Money troubles at Gwaii Haanas

  • Dec. 22, 2006 8:00 p.m.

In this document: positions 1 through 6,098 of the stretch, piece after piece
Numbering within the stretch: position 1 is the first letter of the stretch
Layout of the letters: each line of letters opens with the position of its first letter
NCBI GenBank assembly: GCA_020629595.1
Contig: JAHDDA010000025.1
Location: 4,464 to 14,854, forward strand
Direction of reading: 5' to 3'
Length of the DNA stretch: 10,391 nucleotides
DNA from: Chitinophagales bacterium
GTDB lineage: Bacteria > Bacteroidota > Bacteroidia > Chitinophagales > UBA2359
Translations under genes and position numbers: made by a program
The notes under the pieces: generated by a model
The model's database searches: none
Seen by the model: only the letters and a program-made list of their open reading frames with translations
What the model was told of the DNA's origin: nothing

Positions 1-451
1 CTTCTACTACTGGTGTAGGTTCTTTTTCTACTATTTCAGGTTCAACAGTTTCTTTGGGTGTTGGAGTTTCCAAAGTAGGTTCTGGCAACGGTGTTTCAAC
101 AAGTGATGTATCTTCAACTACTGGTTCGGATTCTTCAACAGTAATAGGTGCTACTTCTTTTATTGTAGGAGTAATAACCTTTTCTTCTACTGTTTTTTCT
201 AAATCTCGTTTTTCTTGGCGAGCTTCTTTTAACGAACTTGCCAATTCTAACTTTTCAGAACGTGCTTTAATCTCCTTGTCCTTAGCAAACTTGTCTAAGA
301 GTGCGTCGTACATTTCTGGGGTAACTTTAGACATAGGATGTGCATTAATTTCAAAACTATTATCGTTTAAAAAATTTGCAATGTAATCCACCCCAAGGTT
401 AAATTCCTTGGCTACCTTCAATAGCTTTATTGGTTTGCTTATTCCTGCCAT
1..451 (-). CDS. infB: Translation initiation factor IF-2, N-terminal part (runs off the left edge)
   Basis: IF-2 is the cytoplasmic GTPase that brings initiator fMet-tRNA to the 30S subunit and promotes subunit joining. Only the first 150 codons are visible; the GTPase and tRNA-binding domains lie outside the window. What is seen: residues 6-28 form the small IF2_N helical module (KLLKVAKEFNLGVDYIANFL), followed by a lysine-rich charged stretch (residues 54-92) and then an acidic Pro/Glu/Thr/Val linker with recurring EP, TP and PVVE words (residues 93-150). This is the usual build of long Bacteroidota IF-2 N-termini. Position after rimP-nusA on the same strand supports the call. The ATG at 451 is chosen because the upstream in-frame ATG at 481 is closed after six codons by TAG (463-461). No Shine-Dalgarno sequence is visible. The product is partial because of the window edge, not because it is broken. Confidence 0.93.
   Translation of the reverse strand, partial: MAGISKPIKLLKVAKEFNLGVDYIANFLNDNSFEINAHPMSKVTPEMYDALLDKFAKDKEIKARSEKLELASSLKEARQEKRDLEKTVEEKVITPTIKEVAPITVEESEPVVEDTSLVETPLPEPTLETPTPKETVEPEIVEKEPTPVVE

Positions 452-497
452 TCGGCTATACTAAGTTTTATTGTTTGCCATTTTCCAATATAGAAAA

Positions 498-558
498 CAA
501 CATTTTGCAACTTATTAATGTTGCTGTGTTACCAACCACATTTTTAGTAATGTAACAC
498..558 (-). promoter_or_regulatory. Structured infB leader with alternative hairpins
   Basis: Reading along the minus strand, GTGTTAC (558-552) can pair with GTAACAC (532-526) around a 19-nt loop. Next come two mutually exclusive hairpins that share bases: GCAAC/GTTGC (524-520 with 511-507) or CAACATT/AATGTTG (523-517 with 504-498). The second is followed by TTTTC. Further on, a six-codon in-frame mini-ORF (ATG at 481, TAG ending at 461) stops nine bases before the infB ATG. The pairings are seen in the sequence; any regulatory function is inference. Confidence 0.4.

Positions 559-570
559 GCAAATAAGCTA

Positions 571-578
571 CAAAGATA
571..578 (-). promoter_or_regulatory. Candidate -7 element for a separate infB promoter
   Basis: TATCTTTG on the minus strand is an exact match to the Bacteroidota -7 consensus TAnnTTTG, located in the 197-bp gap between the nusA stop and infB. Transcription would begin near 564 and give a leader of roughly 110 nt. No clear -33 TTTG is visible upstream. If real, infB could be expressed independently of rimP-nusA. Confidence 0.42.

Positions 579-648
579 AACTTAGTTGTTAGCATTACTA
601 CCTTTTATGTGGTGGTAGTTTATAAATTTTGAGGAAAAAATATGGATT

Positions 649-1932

By Heather Ramsay–Half a million dollars owing in staff back pay has left Gwaii Haanas National Park Reserve and Haida Heritage Site in a severe money crunch, triggering cutbacks to visitor information centres, the office in Sandspit and to Parks jobs themselves. After a years long review process at Parks Canada, 70-percent of local staff had their positions reclassified and were given raises says Ernie Gladstone, superintendent of Gwaii Haanas National Park Reserve and Haida Heritage Site. The increases are retroactive back to 1999 and will end up costing about $170,000 a year. Trouble is, the federal government only provided funding for the first two years of the increase. That leaves several years of back pay and all future increases to come out of the $3.7 million a year the park reserve/heritage site receives in operational funding. The outcome for staff and the local economy is very positive, but it has left management scrambling for ways to cut costs, says Mr. Gladstone. One casualty is the office at the airport in Sandspit. The hanger-like space, which is used by the wardens to store field equipment, was once staffed by a team of wardens. Mr. Gladstone says the cost of maintaining the office including a lease from Transport Canada costs the park reserve and Haida heritage site $30,000 a year. Gwaii Haanas also has a large maintenance compound near the forestry building in Queen Charlotte, so equipment will be moved there. Only one biologist works out of the Sandspit office now. Mr. Gladstone says they are still looking for an office for him. “We’re trying to do this in a way that doesn’t impact the community,” he says. Rather than one arm of the federal government leasing from another, Mr. Gladstone says they will look for a smaller space in the community. Management has also decided to sell a Sandspit house previously occupied by a warden who left in the summer of 2005. Another cost-saving strategy is to not fill vacant positions at Gwaii Haanas. Mr. Gladstone says management is taking a hard look at positions that open up and have tried to postpone hiring. Other ways to achieve the savings include relocating to the Haida Heritage Centre at Qay’llnagaay. Mr. Gladstone would not reveal how much rent they pay in their current space above City Centre in Queen Charlotte, but he said once the facility is complete, Parks Canada will have provided a total of $6-million to the new heritage centre. Three million was for the administration space, $1.45 million for shared interpretive space and $1.55 million directly toward exhibits. He says this funding is separate from the annual operating budget of Gwaii Haanas. The funding included a 30-year lease, so no rent, only utilities will be paid once the staff move in in the new year. Mr. Gladstone is also reviewing the financial commitment to the visitor information centres in Sandspit and Queen Charlotte. When the commitment was first made in the 1988 South Moresby Agreement, Parks Canada built and then supported the two centres with $120,000 each per year. Mr. Gladstone says the deal was the centres were supposed to find their own funding and reduce their reliance on Parks. Over the years the funding has reduced, but Parks Canada still provided $45,000 to the Queen Charlotte Visitor Information Centre in 2005 and the same to Sandspit. He is encouraging other uses of the centres to help try to get the Parks funding down to zero. When they were built, he says the idea was the centres would become community centres in the off-season, as well as information centres. The Sandspit VIC was wired as a classroom space, but is not used for anything else and is closed for the winter. Gwaii Haanas spends $2.5 million a year on salaries and wages for 33 full-time staff and eight seasonal workers. The operating budget also covers $320,000 a year for the Haida Watchmen program.

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